Wednesday, November 12, 2014

Adventure classics -- A very American fairy tale


The Wonderful Wizard of Oz

by L. Frank Baum

****

How did I manage not to read the original Wonderful Wizard of Oz until this very year? I’ve loved the 1939 movie version since it began showing on television in the 1950’s. Even though my family couldn’t experience the transformation from gray reality to Technicolor Oz until we got a color TV sometime in the ’60’s, everyone knew what the heroine Dorothy meant by her classic line, “Toto, I’ve a feeling we’re not in Kansas anymore.”

I remember coming across an Oz book as an adult, probably in a used bookstore and not being impressed. I now realize it was probably one of the later sequels. Oz books were the Nancy Drew series of their day, with many of the sequels written by a variety of authors, including Baum’s son, Frank J. Baum.

But when considering examples of fantasy written before the genre’s clich├ęs hardened, there was nothing like the original Oz¾ a fairy tale set in America, with farms and factories, and air travel by such relatively mundane means as balloons and cyclones. And then I was lucky enough to find a copy of the Norton 2000 centennial annotated edition, with not only scholarly fan Michael Patrick Hearn’s extensive notes, but copies of the original color illustrations by Baum’s collaborator, W.W. Denslow.

Would Oz have become an instant sensation upon its release in early summer 1900 without Denslow’s adorable illustrations? When I read Baum’s wife’s complaint that “(Dorothy) is so terribly plain and not childlike”, I knew the illustration for this post must be of Dorothy instead of the colorful title page of the Scarecrow, Tin Man and Cowardly Lion. So iconic was Dorothy’s appearance by the time MGM filmed its movie version that actress Judy Garland was obliged to wear the style of hair and dress, and be accompanied by the same sort of small, scruffy terrier pictured by Denslow.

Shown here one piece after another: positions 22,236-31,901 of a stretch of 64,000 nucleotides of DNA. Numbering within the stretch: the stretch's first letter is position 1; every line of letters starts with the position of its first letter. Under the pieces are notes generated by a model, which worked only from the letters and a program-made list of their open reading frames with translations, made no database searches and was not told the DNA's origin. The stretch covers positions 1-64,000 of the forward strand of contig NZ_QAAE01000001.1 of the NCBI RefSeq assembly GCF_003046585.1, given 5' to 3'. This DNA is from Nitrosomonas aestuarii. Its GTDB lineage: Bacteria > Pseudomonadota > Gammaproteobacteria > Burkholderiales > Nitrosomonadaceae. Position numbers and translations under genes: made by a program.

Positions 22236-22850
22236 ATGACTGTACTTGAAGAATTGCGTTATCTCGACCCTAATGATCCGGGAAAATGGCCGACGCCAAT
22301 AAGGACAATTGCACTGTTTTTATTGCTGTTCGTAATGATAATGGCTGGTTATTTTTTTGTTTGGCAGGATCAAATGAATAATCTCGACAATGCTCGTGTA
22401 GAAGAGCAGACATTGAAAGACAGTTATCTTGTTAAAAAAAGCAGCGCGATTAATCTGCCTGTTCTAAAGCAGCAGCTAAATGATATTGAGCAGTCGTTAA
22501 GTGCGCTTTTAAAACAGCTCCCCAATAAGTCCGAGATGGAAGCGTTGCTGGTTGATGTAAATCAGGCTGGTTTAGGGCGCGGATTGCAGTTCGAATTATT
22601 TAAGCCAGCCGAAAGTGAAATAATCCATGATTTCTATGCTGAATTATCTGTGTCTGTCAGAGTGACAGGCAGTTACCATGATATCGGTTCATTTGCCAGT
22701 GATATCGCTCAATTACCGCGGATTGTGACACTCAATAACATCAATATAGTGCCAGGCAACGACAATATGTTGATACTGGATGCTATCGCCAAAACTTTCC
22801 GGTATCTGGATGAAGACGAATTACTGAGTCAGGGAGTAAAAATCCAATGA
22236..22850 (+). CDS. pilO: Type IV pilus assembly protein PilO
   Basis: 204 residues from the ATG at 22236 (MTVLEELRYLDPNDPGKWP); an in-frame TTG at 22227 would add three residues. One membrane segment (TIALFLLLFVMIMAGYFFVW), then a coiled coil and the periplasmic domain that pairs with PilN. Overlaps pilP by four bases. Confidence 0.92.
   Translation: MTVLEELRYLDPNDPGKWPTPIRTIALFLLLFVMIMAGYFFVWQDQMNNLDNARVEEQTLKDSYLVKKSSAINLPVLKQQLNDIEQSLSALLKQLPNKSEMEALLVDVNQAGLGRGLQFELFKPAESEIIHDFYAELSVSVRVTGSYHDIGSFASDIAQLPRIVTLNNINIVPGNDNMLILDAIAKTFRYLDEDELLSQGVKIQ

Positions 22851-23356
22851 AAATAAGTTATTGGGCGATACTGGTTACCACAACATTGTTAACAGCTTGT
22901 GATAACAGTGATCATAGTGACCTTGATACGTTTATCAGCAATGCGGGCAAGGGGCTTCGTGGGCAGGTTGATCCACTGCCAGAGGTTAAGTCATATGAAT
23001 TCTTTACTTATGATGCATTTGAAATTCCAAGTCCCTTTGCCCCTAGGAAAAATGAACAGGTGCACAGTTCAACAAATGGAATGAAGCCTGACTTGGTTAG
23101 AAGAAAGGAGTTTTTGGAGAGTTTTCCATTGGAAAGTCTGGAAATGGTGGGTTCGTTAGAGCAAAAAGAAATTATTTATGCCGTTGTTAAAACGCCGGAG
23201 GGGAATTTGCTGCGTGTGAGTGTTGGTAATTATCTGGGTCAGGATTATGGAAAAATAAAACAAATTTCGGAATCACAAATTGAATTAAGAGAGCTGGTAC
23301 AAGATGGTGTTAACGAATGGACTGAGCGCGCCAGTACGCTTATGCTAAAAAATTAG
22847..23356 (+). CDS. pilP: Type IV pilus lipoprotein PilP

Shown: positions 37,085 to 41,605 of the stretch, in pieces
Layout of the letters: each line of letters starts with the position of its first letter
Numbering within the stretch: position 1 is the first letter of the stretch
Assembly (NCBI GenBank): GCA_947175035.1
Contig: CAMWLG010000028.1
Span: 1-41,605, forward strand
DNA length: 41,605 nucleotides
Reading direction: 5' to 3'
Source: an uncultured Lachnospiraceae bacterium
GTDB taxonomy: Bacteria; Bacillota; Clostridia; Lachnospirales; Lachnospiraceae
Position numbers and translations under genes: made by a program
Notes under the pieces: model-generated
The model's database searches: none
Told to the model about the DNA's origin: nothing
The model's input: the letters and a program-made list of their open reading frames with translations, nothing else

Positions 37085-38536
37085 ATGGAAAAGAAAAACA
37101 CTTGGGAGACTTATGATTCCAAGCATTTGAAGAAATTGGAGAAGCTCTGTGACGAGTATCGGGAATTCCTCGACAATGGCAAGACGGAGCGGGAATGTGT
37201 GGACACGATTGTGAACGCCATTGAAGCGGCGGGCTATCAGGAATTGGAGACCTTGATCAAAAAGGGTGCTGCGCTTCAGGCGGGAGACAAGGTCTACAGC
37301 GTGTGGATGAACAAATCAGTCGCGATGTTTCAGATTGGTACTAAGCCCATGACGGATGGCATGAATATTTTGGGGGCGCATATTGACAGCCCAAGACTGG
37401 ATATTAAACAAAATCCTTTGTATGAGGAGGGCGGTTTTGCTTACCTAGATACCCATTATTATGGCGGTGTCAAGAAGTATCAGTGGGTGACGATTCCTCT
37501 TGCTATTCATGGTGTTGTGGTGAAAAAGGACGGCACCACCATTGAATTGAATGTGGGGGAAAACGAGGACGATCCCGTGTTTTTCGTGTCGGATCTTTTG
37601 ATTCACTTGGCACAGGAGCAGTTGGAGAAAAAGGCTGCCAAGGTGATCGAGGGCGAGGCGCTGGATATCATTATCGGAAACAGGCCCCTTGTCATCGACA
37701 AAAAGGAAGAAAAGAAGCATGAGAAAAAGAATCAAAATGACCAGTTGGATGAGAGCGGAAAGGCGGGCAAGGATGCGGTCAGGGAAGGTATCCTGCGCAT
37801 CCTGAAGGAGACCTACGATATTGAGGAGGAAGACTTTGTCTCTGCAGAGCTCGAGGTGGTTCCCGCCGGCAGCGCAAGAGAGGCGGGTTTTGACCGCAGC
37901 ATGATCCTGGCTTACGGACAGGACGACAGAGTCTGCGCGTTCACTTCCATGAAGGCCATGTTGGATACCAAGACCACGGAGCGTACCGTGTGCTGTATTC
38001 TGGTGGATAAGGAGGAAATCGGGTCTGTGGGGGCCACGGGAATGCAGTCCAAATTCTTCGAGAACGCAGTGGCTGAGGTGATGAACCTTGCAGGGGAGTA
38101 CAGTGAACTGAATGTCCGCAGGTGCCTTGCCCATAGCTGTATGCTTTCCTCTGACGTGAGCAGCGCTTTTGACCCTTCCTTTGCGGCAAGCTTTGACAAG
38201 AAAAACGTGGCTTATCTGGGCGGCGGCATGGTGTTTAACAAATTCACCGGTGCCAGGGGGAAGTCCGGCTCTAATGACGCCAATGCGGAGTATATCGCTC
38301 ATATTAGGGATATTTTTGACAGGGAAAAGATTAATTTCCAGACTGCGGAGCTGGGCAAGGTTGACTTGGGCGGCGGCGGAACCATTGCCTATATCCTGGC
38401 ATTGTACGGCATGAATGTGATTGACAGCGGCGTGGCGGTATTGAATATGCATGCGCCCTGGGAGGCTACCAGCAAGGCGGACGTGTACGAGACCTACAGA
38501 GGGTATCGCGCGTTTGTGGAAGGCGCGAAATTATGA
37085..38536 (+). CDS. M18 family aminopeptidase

For the benefit of anyone who hasn’t had the joy of either reading the book or seeing the MGM movie, now shown almost annually on U.S. television, young orphan Dorothy’s Kansas farmhouse is carried off by a cyclone (tornado) and set down, plop onto a wicked witch with magical shoes, in a land called Oz. Although Oz is a lot prettier than Kansas (at least the Kansas known to Dorothy), she longs to return home, worrying about her adoptive parents, Aunt Em and Uncle Henry. The Ozites advise her to journey to the Emerald City, home of the Wizard of Oz, the only person they believe can help her get back to Kansas.

Putting on the dead witch’s magical shoes, Dorothy follows the yellow brick road leading to the Wizard’s city. Along the way, she and Toto rescue a scarecrow, a mechanical woodcutter, and a lion. All of these join Dorothy in her quest, hoping the Wizard will also give them their hearts’ desires: a brain for the scarecrow, a heart for the woodcutter, and courage for the cowardly lion.

The Wizard, however, refuses his help until the friends have destroyed his archenemy, the Wicked Witch of the West. But when the friends return, triumphant, they learn the Wizard is a fraud, in fact, another chance visitor from America. At this point in the movie Dorothy’s quest is nearly over. In the book, she must journey still further, to the realm of another witch, this time a good one, before learning she already possesses the power to return home. It’s in her magical shoes. (In the book they’re silver. MGM turned them into ruby slippers to take advantage of its color technology.)

“All you have to do,” Good Witch Glinda says, “is to knock the heels together three times and command the shoes to carry you wherever you wish to go.”

But why, oh why, go back to Kansas, many people have wondered. As Hearn writes in his final notes on the text, despite its beauty and excitement, “Oz ¼ lacks the security and safety of being back home with the people Dorothy loves.” Truly, there's no place like home.

(Next Wednesday, Adventure classics looks at another tale of a magical wanderer, P.L. Travers’ Mary Poppins.)

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